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ABCNEWS VideoSource
Final Design Review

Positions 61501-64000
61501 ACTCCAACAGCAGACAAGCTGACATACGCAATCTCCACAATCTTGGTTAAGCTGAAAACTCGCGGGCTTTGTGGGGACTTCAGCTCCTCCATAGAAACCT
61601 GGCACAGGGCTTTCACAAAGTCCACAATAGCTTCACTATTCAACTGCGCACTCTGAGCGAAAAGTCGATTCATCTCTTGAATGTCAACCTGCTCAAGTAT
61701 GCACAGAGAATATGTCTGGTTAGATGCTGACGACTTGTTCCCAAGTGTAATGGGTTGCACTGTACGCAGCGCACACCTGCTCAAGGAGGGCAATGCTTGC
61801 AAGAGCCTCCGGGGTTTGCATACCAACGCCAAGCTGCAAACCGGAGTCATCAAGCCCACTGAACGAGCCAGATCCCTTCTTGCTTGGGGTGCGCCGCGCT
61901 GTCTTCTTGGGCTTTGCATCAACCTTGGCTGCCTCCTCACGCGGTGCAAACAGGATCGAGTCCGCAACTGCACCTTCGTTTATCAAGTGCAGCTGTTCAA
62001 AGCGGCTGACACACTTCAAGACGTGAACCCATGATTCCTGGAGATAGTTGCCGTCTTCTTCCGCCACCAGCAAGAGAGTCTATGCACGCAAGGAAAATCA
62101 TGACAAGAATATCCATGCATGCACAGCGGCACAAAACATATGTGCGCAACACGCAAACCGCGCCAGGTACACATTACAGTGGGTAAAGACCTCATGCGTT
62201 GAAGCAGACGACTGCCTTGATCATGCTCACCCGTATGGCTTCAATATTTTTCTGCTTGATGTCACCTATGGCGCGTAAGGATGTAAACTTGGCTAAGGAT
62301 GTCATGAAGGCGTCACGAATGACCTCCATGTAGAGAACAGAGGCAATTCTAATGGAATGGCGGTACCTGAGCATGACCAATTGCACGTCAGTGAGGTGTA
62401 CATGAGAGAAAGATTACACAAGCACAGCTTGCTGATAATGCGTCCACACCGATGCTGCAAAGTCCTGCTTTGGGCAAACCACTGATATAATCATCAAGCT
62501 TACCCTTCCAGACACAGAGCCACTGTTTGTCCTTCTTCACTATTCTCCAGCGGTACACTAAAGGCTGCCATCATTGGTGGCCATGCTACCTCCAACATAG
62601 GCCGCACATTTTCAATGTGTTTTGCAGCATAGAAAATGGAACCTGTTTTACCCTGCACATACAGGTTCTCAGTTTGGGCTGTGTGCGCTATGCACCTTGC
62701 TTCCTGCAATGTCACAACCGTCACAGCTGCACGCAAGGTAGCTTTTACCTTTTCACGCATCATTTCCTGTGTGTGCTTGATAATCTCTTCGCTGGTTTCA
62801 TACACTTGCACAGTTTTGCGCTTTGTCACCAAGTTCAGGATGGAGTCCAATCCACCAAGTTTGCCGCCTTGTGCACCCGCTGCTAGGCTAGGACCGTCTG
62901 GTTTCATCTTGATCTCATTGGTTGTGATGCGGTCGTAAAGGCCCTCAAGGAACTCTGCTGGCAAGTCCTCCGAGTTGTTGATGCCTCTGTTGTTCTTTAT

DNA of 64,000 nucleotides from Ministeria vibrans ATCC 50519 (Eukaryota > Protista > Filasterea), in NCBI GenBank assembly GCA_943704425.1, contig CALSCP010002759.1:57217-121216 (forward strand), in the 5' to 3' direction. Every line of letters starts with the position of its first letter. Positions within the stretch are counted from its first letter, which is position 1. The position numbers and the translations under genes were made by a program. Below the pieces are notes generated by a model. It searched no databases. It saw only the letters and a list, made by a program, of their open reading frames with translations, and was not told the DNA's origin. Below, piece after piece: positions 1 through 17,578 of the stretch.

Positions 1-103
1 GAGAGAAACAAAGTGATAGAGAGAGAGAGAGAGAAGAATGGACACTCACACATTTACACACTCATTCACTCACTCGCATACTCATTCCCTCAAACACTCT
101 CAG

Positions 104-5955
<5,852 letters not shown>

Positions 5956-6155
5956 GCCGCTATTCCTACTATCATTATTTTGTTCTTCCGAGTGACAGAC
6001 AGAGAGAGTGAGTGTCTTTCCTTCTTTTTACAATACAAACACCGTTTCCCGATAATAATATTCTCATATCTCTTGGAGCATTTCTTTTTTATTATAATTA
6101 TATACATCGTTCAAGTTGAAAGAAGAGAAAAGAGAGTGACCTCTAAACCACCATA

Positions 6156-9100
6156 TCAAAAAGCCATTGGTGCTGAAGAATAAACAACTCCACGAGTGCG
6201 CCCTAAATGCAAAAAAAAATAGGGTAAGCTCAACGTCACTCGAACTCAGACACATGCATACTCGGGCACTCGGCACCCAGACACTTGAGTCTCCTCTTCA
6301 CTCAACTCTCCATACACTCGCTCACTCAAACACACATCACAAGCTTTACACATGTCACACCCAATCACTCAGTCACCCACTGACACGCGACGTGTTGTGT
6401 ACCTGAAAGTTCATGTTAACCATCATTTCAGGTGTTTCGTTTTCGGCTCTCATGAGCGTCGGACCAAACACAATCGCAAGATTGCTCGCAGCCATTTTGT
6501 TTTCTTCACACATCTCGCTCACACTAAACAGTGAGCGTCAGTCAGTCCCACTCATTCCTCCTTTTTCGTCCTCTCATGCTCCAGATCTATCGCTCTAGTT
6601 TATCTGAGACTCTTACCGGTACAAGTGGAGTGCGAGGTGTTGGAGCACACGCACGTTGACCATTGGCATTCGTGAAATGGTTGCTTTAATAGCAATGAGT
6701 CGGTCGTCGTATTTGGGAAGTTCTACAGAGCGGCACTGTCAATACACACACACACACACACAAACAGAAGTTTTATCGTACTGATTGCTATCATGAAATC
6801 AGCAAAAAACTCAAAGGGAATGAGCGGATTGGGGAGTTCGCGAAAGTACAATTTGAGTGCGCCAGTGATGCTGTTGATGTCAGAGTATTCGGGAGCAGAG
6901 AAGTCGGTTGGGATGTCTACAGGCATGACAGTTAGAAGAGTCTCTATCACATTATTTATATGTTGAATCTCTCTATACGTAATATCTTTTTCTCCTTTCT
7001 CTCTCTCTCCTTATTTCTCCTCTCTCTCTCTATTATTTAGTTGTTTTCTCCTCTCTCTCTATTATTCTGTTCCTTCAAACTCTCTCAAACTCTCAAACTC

Fianl design review for GM Shamus Tape Four 0158 Kate Driving 04:01:30 JD (mid shot over shoulders) So Kate, you literally come to parking lots like this one and study what people are doing with their cars? Kate: You know, typically I won't necessarily just go out and do it, but I always have to go somewhere. I'm an opportunist. If I'm out, I try to maximize being out and not just get my errand done but to look and observe. 04:01:53 JD So what are you looking for? What are you trying to spot? Well, mostly it's people and how they're using their cars or how they're living their lives. The parking lot is great though because people have either come from their cars or are on their way to them. Everyone I've seen, and right now it's impending rain so there might not be a lot of people, everyone has their key fob in their hand, if you notice that. 04:02:18 JD What does that tell you? Kate: Again, it's the situation that they're in. They know it's the next thing they have to do, so it's in their hand. The one lady, she had her cell phone at the same time, and she's trying to juggle her kids and everything else. But, it's almost like when you start seeing all of these devices and technology, in my opinion, right now you can do anything you want. The hard thing is saying, what should we do? 04:02:47 JD Here's a guy. Just an example and there might be nothing to it. A guy loading groceries into the back of his car. Do you pay attention to that? Kate: I do, and I can also say as a consumer and a vehicle driver myself, I for a long time was in the mode of once a day stopping to get a can of soup or a cantaloupe or something. So there it is in my trunk rolling around. If we as the designers can think of how people really use their vehicles, then how can I just make that one experience less irritating to someone. Maybe if it's not irritating right now, how can we make it a delight, make it a pleasure? In my business there's so many people that are natural gear heads and love driving for driving's sake. But I understand also that the majority of our buyers are very real people using their vehicle much more like it were an appliance where they may not love the experience that they have. They may not hate it, but if we can find some little delight or some way to make their everyday life better. 04:03:57 JD Can you pull something out of the real world and give me an example of what you might be thinking or what process you go through? Here's a lady loading groceries. 04:04:11 JD We see she's got a stroller in the back, and she's got it loaded with the groceries. She's got to get her raincoat on and get it out the back because it's going to start raining. What does that tell you? Kate: She's got a lot to manage. She's trying not to get wet, but she knows she's going to be outside for quite some time or else she wouldn't be putting her coat on because it's not cold. She's obviously looking at all of these clouds rolling in. I think she's probably going to struggle to have to put all of her groceries in the back seat. She's got a stroller, so she might have some car seats in back there and maybe can't do that. She might have to divide up different places for them to go. I doubt she'll switch the stroller to the rear seat just to accommodate the groceries. Again, people do what they have to. You don't know what their next step is or how she could have more flexibility with her car. It's a hard balance because what you don't want to do is make a place for everything because some days my drink holder is for drinks and some days it's for my cell phone. The more flexibility you can build in for people, the better it really is. A lot of our minivans will have the cup holder slash juice box holder because on any day you don't really know which one it is. There also were a few ladies that I noticed when we pulled in. I noticed that they have their key fob, but you know when you have your key fob it's relatively small. They have all these discount shopping cards. 0538 CU on key fob If you've ever been behind someone in line, you can see some have almost twenty of them. At least my mind automatically starts to think they're electronic based. They're scanning the code. Could you somehow combine it and get it all into your key fob? It would probably require some infrastructure at the store, at the retail level. 04:06:00 JD But those are the kinds of thoughts you get? Kate: It's like why, if it's digital and electronic, when you look at your music devices and your phone, how much power is packed in there. Why couldn't we go further and further? And that's exactly what we're exploring. Go further and say the parts that you have to have, why can't you maximize them? 04:06:17 JD So, for this lady loading groceries, your thought process might go to a more convenient place for her to put her groceries? Kate: Can we build in some flexibility for her because I bet you she won't use her car the same way tomorrow. I almost guarantee that. I'm not watching the clock, but it's taking her a good two or three minutes so far just to do the process. Then she has to get to someplace and undo it all. 04:06:46 JD So you see a problem there that is worth solving? Kate: It's an opportunity. I'm sure she's okay with it, but boy, if we could help her do it in half the time. Somebody like her might do this so often that she might be willing to pay for a little system that would help her. If we approach our business intelligent, we might do something up front in the design process to say that this is for the majority of our customers, but we know our market and here's a feature we can plan to have available to them for purchase. 04:07:22 JD Have any of your observations, say any of your parking lot observations, led to the development of an innovation that's very specific? Kate: I can't say that any of mine specifically have. I haven't been in this business long enough. As I come into this job, my perspective changes, and I start to get sensitized to what the opportunities are. Given the longer lead times of our. From a pure results stand point, it's a little too early to say that, but what I have been pleased with is the dialogue that I can bring to the table to my peers who are designing the next sedan or pickup truck or minivans. It's good to be able to talk about customers in general. It helps focus them on who's really using the vehicles. The dialogue is very open, and on the whole, lots of interest in the customer's experience. Just how people really use their vehicles because it's an object meant to be used and not just seen. 04:08:23 JD Is there any surprising insights you've. I mean, is it surprising any of the insights you've had about how people use their vehicles? Kate: I've been surprised. I think for myself I know how I use my car. I've seen other people use it similarly. But then, I'll say wow, I never thought someone would have to do that. 04:08:46 JD like what? Kate: One of the things I'm very fascinated by, and there's nothing close by that I can demonstrate it with, I love going past construction sites and seeing the laptops and the clipboards and the notebooks, all the. I mean, this is literally their office. If we were in a pickup truck, the center console is really meant to aid a lot of the tools that people might be doing in a professional construction situation. But again, there's a danger in designing anything too specifically because you take out the flexibility. IN THE DOME WITH DAVE LYONS 04:09:34 JD (side mid shot of both) I'm actually quite interested to know how old you are. Dave: I'm 38. 04:09:41 JD And how long have you been involved in car design? DL: I went to school for it. There are colleges where you can actually learn it. 04:09:49 JD (mid two shot) So you did car design as a specific? DL: major, yeah. I majored in transportation design. There's a school here in Detroit, the College for Creative Studies. 04:09:57 JD How long have you been with General Motors? DL: I came right out of school. It's been 17 years. 04:10:03 JD So, 17 sounds like a long time, but 38 sounds quite young to have really the responsibility to design a car that could be. It's really a big deal. It could be on the road some day. DL: (mid shot of interviewee) It is a big deal. It's a lot of responsibility, but my job is other people's hobby. A lot of people have normal jobs, but in the margins of their paper they'll doodle cars because they have a real passion for it. The difference is that I get paid for it. 04:10:29 JD What do you think you bring to it? What do you have that makes you a designer? Man, I wish I could tell you. It starts off a passion for drawing. Some people go into the fine arts and crafts and things like that. There are other people who combine that with being thrilled with how things work. How does a toaster work? Why does a motorcycle look the way it does? All these things. Designers when they're kids will just take things apart to see how they work. 04:11:08 JD (mid two shot) Were you that kind of kid? DL: A little bit. I tended to draw things that didn't exist. I'd start off with dragons and lots of science fiction type things. Eventually, my father is a big car nut. We used to go up to the races in Elkhart Lake, Wisconsin. Some of the GT cars race. Very thrilling. You see those. You smell them. You hear them drive by. You can't. I can remember when I stopped drawing space ships and started drawing cars. It was on one of those trips. It was thrilling. 04:11:46 JD So if you'd stayed with spaceships, you'd have really been ahead of the curve by now. DL: A lot of the people that I went to school with, a lot of people that graduate from industrial design will go into car design. But some of them will go into industrial light and magic and support the movie industry as well with that sort of stuff. It's the same skills. People that visualize Star Wars scenes are coming up with whole environments that don't exist. Here, our job is to come up with vehicles that don't exist. 04:12:15 JD You're based in Korea, South Korea obviously. Why Korea? What's there that isn't here? I'm talking about in terms of design. (mid shot of interviewee) DL: Right. Design, it's a wellspring for design. There's a lot of fashion trends start there, graphic design. The computer age has really taken hold, you can see it with website design animation, and video games and things like that. We, General Motors, have a relationship with (Jim-Buh?), which is a company in South Korea. We use them for product development for small cars. They have a real expertise in it. They know how to do them the right way, how to get them to the appropriate cost. They've been doing it for years. With that relationship, now we have that expertise too. What we've done here with these vehicles is said okay, free expression. What would you do for a small car for Chevrolet? 04:13:26 JD (mid two shot) You just said that to your shop of designers in Korea, Koreans you said? Go with it. DL: Part of what General Motors has brought to their process is in the past, you would have engineers, financial planning people will come up with the right size and cost of a car. You kind of hand it to design to dress it up. (mid shot of interviewee) Put a bow on it. Sometimes it works, sometimes it doesn't. Now we have the creative people are really engaged with working with the engineers up front. There are some programs we start working before anyone else does. We do a vision. You can price it or size it any way you want, but it's got to look like this. That's very influential in getting the organization energized around a new concept. They came to us and said they're ready to start designing new mini car architecture. We put together several ideas. (pan to each individual car) There's more of a traditional European hatchback, lots of flare, lots of drama. By the way, you could also take it into this direction, too, or this direction. Very different character. All basically using the same parts and pieces underneath. All the engineering would be the same on this, but very different characters and moods. You could, as far as I'm concerned, build all three and reach totally different customers. (mid shot of interviewee) So, that's kind of the thought process we went through. We wanted to get as diverse a set of vehicles, all still Chevrolet, all still basically using the mini car as the basis for building on. 04:15:12 JD (mid two shot) What makes these Chevrolets, aside from the medallion? What makes them Chevrolet-ish to you? DL: Well, Chevy is an awfully big brand. 04:15:25 JD So there's a lot of room? DL: A lot of room, a lot of band width here. The last thing we want to do is these cookie cutter cars where a small car is the same as a medium car is the same as a big car. The Russian dolls, we call it. Don't really want to do that. The vehicles that we do in South Korea, for example, some are sold in the US, some are sold in China, some in India, Europe, Australia, you name it. In some cases, we've designed some of these with certain markets in mind. (mid shot on interviewee) This one may be more Europe. This one may be more North America. It's a genre. (two shot) We may not build all three. We may choose to send this one to North America. It's a creative exercise. It doesn't necessarily mean that that's where it's going. 04:16:16 JD (mid shot follows them as walk towards vehicle) This one is actually a working automobile. You can open it up. Can I open it up?(mid shot over hood of vehicle) I think it has to be plugged in for the door to work. 04:16:27 JD But it'll drive. DL: Yeah, right. This is a real. 04:16:31 JD But there's only one in existence? DL: But it's sheet metal, too. Yes that's right. 04:16:34 JD So you actually go to the trouble of building, molding a single car? 04:16:37 DL: Yeah. Right. 04:16:39 JD (pan mid as they walk over to second car) This one is made out of? DL: Fiberglass. To be honest, when we decided to bring these together as concept vehicles, it really wasn't our plan. These were all production proposals. We were working with my boss, Ed Welburn, and we showed him all three in sketch form and clay model form. We were so excited, we were having a hard time choosing. He and I agreed we should take all three to a show and really show the creativity that the team in Korea is capable of. 04:17:14 JD (mid with two cars in shot) It's usual to take three of them? DL: It isn't Normally, a design studio wants to just show the finished final work and say this is it. Our message here is really the bandwidth of the Chevy brand and the creativity of the design studios that GM has around the world. 04:17:29 JD So what's literally under the hood of this fiberglass? Is it empty space? DL: Empty space. JD (wide shot standing back from vehicles) Because you couldn't tell by looking at the outside. It's pretty convincing. DL: To answer your Chevy question though, there are some cues that we are trying to get across the board for Chevrolet. (04:17:45 mid two shot) That includes this like, we have this dual point grill, (04:17:48 mid shot of car from front) an upper and a lower, and a body color that the bowtie rests on. (04:17:54 mid two shot) We have three different interpretations of that. This one is clearly sporty, a little bit more angular. This one is using some of the (04:18:05 mid shot of two cars) Chevy Suburban say form language but obviously on a much different scale. Then, this one over here is (04:18:10 wide shot from in front of third car) a flushed, hot rod sort of a character. (04:18:18 wide shot to include JD and interviewee) In fact, the whole vehicle here is designed to have a little hint of if you could buy a (04:18:25 mid two shot) customized car already from the factory. The roofs down a little bit. The belt line is up. (04:18:29 wide shot from front of car) It has a little hint of heritage but still really modern. 04:18:36 JD Great, you're going to take me to, what will we see on this panel? DL: (mid shot of them walking) You'll see a little bit of the creative process. Each one of these was designed by a different designer. 04:18:47 JD Individual one guy designer or team? DL: One guy or person, in some case a woman, in some cases a guy. This particular case, let me see if I can, there we go. (04:19:02 close up of screen) This is the lead designer, Ms. (Cho) (04:19:05 zoom out to two shot) These are some of her early sketches. She's playing around with the idea of using the facial, which is usually made out of plastic and have it be a different color and sweep up the sides not just for the bumper but sweep up. It's a very graphic design. We liked that and said it almost could be SUV-like. It's very tough and rugged functionally if you take the plastic and use it instead of metal. It can take a hit in the parking lot. (04:19:42 zoom onto screen) So she started working on some that were a little more truck-like. You can see here that this is the facial that comes all the way back here to the doors. One piece. Very indestructible. (04:19:52 zoom out to two shot) For a small car very inexpensive way to not actually have to tool up fenders. She developed that design a little bit further. You can see this is kind of the final sketch where we said we could make a model of that. So this is actually a photo of the scale model she's doctored it up with some lifestyle equipment. (04:20:17 zoom in on screen) Then we built a full size model. 04:20:21 JD (zoom out to two shot) You built that out of clay? DL: This is clay, yes. We still use clay. We'll use the computer to create the services, but we still like to cut it in clay to experience it full size. The virtual world is great, but we drive cars in the real world. It's always nice to have that validation. Then a fiberglass shell was made. In this case, this was actually the full size work and the fabrication all happened in Detroit. So when Ms. Cho came here this morning, it was the first time she saw the car complete ever. So it's kind of exciting. A big part of globalization is kind of letting go. 04:21:02 JD Is she here? DL: She is. JD (wide shot of cars) Can we just call her over? DL: She's secretly dreading this. (she walks over) 04:21:24 JD Hi. So this is your car? I just want to say congratulations. Cho Thank you very much. JD: Today is the first time that you saw it? Cho: This model? This model result. Final model. JD: It's okay, relax. 04:21:45 DL: This is the first time anybody saw it all put together. We've looked at them virtually. We've looked at them. JD It's a good day for you. Congratulations. DL: Ms. Cho's actually our manager in charge of all mini cars for GM. Even though this was her own personal expression, she has the greater responsibility of all mini cars. (walking back to screen) 04:22:27 (close up of screen) This is the final design. (zoom out to two shot) These images were made long before the car was complete. They are digitally rendered virtual cars. 04:22:38 JD On beaches? DL: On beaches. We can put it anywhere. (Ing Cho Kim?), the other designer that we have here from Korea. He was the lead designer on the Beat, our green car there. Again, here are some of his early sketches. You can see a little bit of the technical drawings underneath from engineering. Ing-Cho will come in here and say I want this beautiful little line to come through. This engineering may have had a little bit more of a square corner. They put that a little bit up. 04:23:11 JD But these tiny moves actually have a profound impact? DL: It has a big impact on the appearance and on the engineering. We get into a little bit of a scuffle with engineering sometimes. JD (zoom in on screen) Surely the engineers are your friends. 04:23:28 (mid two shot) DL: Well, deep down they're all car people, too. We'll argue about something like this on paper. Then we'll make a model and say, see why we want this? They'll come in and more often than not, unless we're breaking the laws of physics or some government law, and it looks good, okay we'll find a way. There's some creative tension there always. So we first work in scale model, again most of us screw up putting scale models together. Ing Cho gets paid to do this professionally. You can see here even in the scale model the idea that we have a single line that peels off the grill, creeps the edge of the headlight, the hood cut line, into the pillar and over the top. (04:24:16 two shot) This one is probably the wildest of the three design-wise. There's some dramatic lines with a lot of flare. It's good, but he's grounded it in several key lines, like this one I just described, that brings the whole car together into one statement. 04:24:33 JD (mid shot w/cars in background) Did you ask him to make changes to this, besides engineering, any radical changes to his design, or is it pretty close to what he wanted to do? DL: He and I probably have different opinions on that. There was some, generally, I come in. My job is to kind of take elements away and uncover the pure vehicle underneath. Very often, young designers will have so many great ideas, they want to get them all into one car. 04:25:04 JD Like you were when you were young? (two shot w/cars in background) DL: You bet. I'm still that way a little bit. In this case, when you have your designer views, what's the essence of this car? If you had to create a gesture with three lines to describe this car, what would they be because everything else then is noise. Take it off. My job is to simplify 04:25:26 JD What did you take off of this design, for example? DL: You can see, there are some different solutions on this line, how they come up. This is maybe a more complicated profile. Well, that's okay, but what's really important is the glass line that does this (04:25:46 close up of screen), this beautiful line that comes down to the edge of the headlight. But maybe it doesn't stop and change directions. Maybe it flows through a little bit more elegantly. 04:25:55 JD (two shot) If you make a design change like that on his design, is it still his design? DL: There is tension even within the design community where obviously for him this is his art work. For me, this is my responsibility to bring this into completion. There is always some tension there. It's part of the way we work. I do think he still considers this his car. He's very proud of it. I'm like the archeologist. I remove all the dirt and all the stuff and get just to the artifact that's important. That's how I see my role. 04:26:38 JD And it was done to you, I'm sure, when you were younger. DL: It is done to everybody at every level, in their own way. Probably the hardest part about being in industrial design, as opposed to other forms of art, whether you're a painter or a sculptor, these are really pure expressions of yourself. Maybe a gallery will pick you up or maybe it won't, but if you're starve, it's on your own terms. Here, these things have to be marketable. They have to be feasible. They have to be under a certain cost. Each one represents multi, multi-million dollar investments for a company. It's very tough for the artist to be able to work through that maze. In the end, the best designs out there are the ones that go through that process in the most pure form. Yeah, there's been some modifications along the process, as there always is. (04:27:37 mid shot with cars in background) We try to make sure that it's getting to the purity of the design. It's not removing what is so core to them. We'll have a conversation. What's really important to you on this car? This is what I really want to do. Okay, keep that. Simplify everything else. Those conversations always go better than, nahh. You've got nothing. (04:28:05 two shot with screen in background) You can see, this is some of the scale model development. Then we start making a model. These are some of the detail shots of the headlight. Again, these are virtual versions of the car. The car only arrived here, I believe, yesterday, so we don't have any shots of it really driving around. We don't have two cars. 04:28:41 JD Does your gut tell you that any of these are going to make it into full production? (mid shot of interviewee) DL: These were all designed with the intent to take to production. Now, we're probably not going to, even though if it were up to me, we would. We're in the process of evaluating which one of these we really want to take. 04:28:58 JD It would never be all three? DL: at this point, that's not our plan. I'd like to maybe get at leas two, one for sure.